Programmatic buying is sometimes a complicated topic, but DR THOMAS OOSTHUIZEN, Global Consulting Director at Acceleration UK, breaks it down into ten easy to follow steps.
The most important issue when dealing with programmatic buying is to be aware of algorithm bias. As data sources and points grow, this problem will decrease. But in most statistical techniques, the most salient data points often dominate and will continue to do so. We have to design to avoid this.
Pure common sense will tell us that as long as some marketers have more resources than others, “average” algorithms will benefit the large and jeopardise the small. This means that, even in algorithms, creative thinking is important. One size will not fit all.
Here are some tips to ensure maximum benefit from data-based algorithmically driven buying:
1. Know your product or service category
We need to understand whether our category is growing fast, maturing or declining? Different conditions and requirements come into being once a category develops from a fast-growing initial phase into a mature condition.
2. Is the market saturated?
In a saturated market we need to look for niche segments that will enable wider expansion? To do so, we need to find out who these consumers are. Once we have done so, we need to understand how to expand the algorithm to enable us to identify and target them.
3. If growing, differentiation is less important.
However, if the segment or category is not growing differentiation is key. We need to discover what are the signals that will enable the algorithm to detect these variations. Without this, our brand will simply fall into the trap of algorithm “same-ness”, where less is, in fact, less.
4. Is our brand a leader or a challenger?
Leading brands can leverage all the economies they can access. However, smaller brands need to work far harder at being different.
5. Is our brand properly differentiated?
If so, how? This may include features, benefits, emotions, personality types, symbols, words, statements, slogans, colours, iconography and communities. It’s clear that a small brand will have a vastly different profile than a smaller one. Hence, using the same algorithms a large brand uses is simply a waste of money. We then need to build in bias our differentiation “bias” so that it becomes a focused tool.
6. Are results declining over time?
If so, why? Can a changed algorithm assist or does the problem lie outside of that? It’s always tempting to constantly adjust algorithms, but we need to be aware that the problem may be something completely unrelated. Keeping an open mind is crucial when working at a granular level.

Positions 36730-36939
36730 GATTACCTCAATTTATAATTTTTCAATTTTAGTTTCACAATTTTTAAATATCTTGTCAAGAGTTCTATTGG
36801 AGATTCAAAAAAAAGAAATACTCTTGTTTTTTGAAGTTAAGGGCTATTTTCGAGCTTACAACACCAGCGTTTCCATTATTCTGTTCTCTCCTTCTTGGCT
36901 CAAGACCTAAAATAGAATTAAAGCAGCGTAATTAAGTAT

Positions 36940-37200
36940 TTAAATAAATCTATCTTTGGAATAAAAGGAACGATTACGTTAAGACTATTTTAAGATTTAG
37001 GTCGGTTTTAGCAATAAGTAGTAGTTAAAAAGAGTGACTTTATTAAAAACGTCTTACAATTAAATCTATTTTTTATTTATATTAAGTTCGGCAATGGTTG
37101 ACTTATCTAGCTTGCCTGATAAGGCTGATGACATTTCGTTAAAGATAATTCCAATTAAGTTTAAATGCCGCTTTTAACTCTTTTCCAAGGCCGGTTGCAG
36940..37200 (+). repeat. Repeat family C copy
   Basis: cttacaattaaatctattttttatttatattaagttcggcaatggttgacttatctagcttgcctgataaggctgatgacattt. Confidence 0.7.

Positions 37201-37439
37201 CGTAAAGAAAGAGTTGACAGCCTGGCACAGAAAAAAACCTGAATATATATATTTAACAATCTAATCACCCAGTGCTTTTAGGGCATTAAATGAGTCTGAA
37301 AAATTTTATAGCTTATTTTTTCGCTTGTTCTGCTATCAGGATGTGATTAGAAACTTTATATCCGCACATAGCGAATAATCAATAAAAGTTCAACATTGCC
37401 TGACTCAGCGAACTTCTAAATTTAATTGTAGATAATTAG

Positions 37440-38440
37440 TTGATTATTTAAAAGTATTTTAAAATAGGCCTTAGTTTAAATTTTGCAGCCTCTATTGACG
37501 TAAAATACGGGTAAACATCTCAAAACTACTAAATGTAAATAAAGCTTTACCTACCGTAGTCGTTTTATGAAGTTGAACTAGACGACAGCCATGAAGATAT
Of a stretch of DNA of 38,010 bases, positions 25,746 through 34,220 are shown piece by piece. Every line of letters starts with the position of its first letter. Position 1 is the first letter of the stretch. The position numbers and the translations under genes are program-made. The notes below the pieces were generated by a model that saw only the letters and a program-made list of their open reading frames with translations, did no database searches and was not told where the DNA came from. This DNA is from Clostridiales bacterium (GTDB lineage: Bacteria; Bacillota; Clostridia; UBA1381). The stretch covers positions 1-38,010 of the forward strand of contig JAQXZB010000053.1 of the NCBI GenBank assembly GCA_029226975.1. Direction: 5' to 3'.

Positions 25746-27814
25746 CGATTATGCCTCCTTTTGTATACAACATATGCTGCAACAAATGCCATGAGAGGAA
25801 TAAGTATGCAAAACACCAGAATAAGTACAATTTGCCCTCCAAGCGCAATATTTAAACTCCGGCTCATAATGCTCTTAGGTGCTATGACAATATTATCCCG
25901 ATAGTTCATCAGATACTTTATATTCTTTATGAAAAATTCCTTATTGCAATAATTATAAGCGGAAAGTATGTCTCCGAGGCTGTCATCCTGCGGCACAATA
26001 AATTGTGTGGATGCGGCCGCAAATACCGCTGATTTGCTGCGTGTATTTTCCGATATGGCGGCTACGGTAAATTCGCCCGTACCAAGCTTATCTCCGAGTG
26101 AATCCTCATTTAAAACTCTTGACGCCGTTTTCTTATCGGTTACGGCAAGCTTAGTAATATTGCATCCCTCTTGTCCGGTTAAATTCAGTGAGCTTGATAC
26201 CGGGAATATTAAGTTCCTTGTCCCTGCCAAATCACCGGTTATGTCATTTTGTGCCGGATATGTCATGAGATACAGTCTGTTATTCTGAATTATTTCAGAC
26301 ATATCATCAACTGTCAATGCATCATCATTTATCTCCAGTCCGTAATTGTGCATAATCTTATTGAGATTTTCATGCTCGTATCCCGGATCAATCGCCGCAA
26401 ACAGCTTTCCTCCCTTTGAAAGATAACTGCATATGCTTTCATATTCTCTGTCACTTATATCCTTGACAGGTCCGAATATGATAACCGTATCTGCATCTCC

7. Can we segment algorithm groups?
If so, can we learn more about what separates algorithms that are greater or lesser predictors of sales results? Understanding how they explain a category is very useful, particularly when this is a significant factor in planning exposure.
8. Can we build in “bias”?
Our algorithms need to contain enough granularity that we are able to fine-tune them to match whatever it is that differentiates us. By following trendsetters or up-weighting data from groups that demonstrate differences we can build this necessary “bias” into our algorithms.
9. Can we test different options and assess results?
This is usually resource-dependent. The fewer resources we have, the more we will have to rely on testing to provide the data we need.
10. Can we expand diversity?
If so, will the incrementally deeper and more creative messaging give us an above average return on investment?
This is by no means an exhaustive checklist, but by applying these tips we will be able to apply our programmatic buying algorithms more effectively.
Tech promotes connections across groups in emerging markets
Digital technology users say they more regularly interact with people from diverse backgrounds
Smartphone users – especially those who use social media – say they are more regularly exposed to people who have different backgrounds. They are also more connected with friends they don’t see in person, a Pew Research Center survey of adults in 11 emerging economies finds.
South Africa, included in the study, has among the most consistent levels of connection across age groups and education levels and in terms of cross-cultural connections. This suggests both that smartphones have had a greater democratisation impact in South Africa, but also that the country is more geared to diversity than most others. Of 11 countries surveyed, it has the second-lowest spread between those using smartphones and those not using them in terms of exposure to other religious groups.
Across every country surveyed, those who use smartphones are more likely than those who use less sophisticated phones or no phones at all to regularly interact with people from different religious groups. In most countries, people with smartphones also tend to be more likely to interact regularly with people from different political parties, income levels and racial or ethnic backgrounds.
The Center’s new report is the third in a series exploring digital connectivity among populations in emerging economies based on nationally representative surveys of adults in Colombia, India, Jordan, Kenya, Lebanon, Mexico, the Philippines, Tunisia, South Africa, Venezuela and Vietnam. Earlier reports examined attitudes toward misinformation and mobile technology’s social impact.
The survey finds that smartphone and social media use are intertwined: A median of 91% of smartphone users in these countries also use social media or messaging apps, while a median of 81% of social media users say they own or share a smartphone. And, as with smartphone users, social media and messaging app users stand apart from non-users in how often they interact with people who are different from them. For example, 52% of Mexican social media users say they regularly interact with people of a different income level, compared with 28% of non-users.